Cell Communication (Osteoblasts)


Mechanical loading regulates bone physiology; it inhibits bone resorption by osteoclasts and stimulates bone formation by osteoblasts. In this study we examine the mechanotransduction among bone cells, both osteoclasts and osteoblasts from mouse bone marrow, and different cell-lines, such as, RAW 264.7 (osteoclasts) and BMP-2-transfected C2C12 cells (osteoblasts).

In order to understand the mechanotransduction and the mechanisms through which cells convert mechanical stimulation into chemical signals, we stimulate them mechanically using AFM probe indentation.

Mechanical stimulation

Characterization of Mechanotransduction in Osteoblasts

  • Mechanical loading regulates bone physiology.
  • Cells of osteoblastic origin are considered to be the main mechanosensors in bone tissue
  • Atomic Force Microscopy enables precise application of a determined force at a set rate to a single cell.
  • One of the early responses to mechanical stimuli is an increase in intracellular free calcium concentration [Ca2+]i

The objective of this work was to study the responses of osteoblasts to mechanical stimulations of different magnitude and duration.

Atomic Force Microscopy (AFM) was performed using a Molecular Force Probe-3D system from Asylum Research on top of an Inverted Optical Microscope (Olympus IX-71). This setup allows access to transparent samples optically as well as topographically. The samples were probed using blunt tips. Different injury levels were tested by varying the speed of indentation and the amount of force applied.

Mechanosensitivity of osteoblasts was assessed by AFM indentation. Force-distance curves provided mechanical stimulation. As AFM tip indents the cell (red), until the triggering force is reached. At this point, the tip retracts back (blue). The max-force and the speed of indentation were controlled.

When the maximum force is set, in response to mechanical stimulation, the cells exhibit an increase in [Ca2+]i.Cells were treated with fluo-4-am for Ca labeling. On the right, the fluorescence sequence of a cell indented to penetration with the AFM tip. On the left the average fluorescence profile of the cell, indented at 0s, shows a global sharp increase in fluorescence and a transient decrease. The inset in in the fluorescence response demonstrates raw data before correction for photo-bleaching.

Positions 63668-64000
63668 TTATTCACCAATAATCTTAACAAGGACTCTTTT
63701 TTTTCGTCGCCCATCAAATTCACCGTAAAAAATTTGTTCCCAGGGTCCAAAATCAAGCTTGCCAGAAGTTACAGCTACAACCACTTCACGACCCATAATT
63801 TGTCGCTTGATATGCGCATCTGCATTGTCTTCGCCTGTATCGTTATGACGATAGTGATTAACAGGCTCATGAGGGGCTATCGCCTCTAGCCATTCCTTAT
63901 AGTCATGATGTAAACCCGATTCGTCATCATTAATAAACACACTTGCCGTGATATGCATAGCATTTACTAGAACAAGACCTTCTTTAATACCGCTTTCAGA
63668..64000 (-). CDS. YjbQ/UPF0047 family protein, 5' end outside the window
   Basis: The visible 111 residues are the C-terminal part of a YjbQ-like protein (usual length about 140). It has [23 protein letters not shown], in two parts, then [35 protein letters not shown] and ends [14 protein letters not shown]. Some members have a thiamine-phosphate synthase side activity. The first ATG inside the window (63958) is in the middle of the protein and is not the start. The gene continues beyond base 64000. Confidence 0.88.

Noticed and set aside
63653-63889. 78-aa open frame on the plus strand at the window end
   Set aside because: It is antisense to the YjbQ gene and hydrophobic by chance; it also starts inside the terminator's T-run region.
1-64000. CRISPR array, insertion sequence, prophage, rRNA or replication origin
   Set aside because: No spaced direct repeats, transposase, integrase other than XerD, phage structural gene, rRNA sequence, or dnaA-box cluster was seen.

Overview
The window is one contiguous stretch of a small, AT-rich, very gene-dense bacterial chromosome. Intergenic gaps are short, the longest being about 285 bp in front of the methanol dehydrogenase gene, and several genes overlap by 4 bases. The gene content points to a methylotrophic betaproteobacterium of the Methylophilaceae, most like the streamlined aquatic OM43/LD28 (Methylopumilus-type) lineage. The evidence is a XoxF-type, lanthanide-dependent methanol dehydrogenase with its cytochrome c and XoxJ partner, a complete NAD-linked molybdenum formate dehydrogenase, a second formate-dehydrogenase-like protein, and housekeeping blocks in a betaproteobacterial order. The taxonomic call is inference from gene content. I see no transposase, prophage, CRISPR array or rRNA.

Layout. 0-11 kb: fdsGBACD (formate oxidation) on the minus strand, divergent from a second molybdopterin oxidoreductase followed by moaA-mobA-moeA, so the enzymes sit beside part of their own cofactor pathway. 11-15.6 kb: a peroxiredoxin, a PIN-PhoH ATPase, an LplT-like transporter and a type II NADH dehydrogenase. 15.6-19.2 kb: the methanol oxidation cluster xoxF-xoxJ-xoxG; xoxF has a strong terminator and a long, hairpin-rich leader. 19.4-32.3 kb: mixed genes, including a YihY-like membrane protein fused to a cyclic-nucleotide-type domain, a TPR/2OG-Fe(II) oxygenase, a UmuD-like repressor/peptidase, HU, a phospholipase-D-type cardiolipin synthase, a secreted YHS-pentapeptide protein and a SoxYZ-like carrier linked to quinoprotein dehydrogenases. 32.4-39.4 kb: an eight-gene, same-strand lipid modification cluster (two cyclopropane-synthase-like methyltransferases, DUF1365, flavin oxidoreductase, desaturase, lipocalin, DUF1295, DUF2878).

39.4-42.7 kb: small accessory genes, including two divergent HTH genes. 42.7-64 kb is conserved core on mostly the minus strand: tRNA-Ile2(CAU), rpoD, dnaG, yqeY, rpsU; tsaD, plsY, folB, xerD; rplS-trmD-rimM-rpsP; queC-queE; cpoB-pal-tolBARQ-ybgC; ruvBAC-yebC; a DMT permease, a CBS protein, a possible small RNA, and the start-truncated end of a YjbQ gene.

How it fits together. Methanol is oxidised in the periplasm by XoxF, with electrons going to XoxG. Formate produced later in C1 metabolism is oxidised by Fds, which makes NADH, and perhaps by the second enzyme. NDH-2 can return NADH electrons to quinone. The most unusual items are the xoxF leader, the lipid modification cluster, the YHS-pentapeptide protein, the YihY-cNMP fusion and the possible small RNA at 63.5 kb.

Researchers: Monserratt Lopez

Supervisors: Svetlana V Komarova* and Peter Grutter (*Dentistry Department, McGill University)


- Osama Maria (Dentistry Department, McGill University)

- Jeffrey LeDue, Helene Bourque, Shu Xing, David Oliver (Physics)

Cell-cell Signaling

The Role of Mechanically-Induced ATP Release in Intercellular Communications among Bone Cells: Mathematical Model

Mechanical properties of vertebrate bone are determined by its micro-architecture and the material properties of the bone tissue. Both characteristics are highly responsive to change in mechanical usage. Extracellular ATP is known to mediate mechanotransduction among bone cells. ATP and other nucleotides act on bone cells through P2 receptors that belong to two families: P2X, the ligand-gated ion channels, and P2Y, the G-protein-coupled receptors. Multiple P2X and P2Y receptors are expressed on osteoblasts (P2X2,5,6,7 and P2Y1,2,4,6) and osteoclasts (P2X2,4,7 and P2Y1,2,6), however, it is not clear why so many receptors are needed and what are the specific roles for each of the receptors. The objective of this study was to construct a mathematical model to describe the intercellular signaling by ATP released due to a localized mechanical stimulation or injury.



Researchers: Shu Xing

Supervisors: Svetlana V Komarova* and Peter Grutter (*Dentistry Department, McGill University)


- Osama Maria (Dentistry Department, McGill University)

- Monserratt Lopez, Helene Bourque (Physics)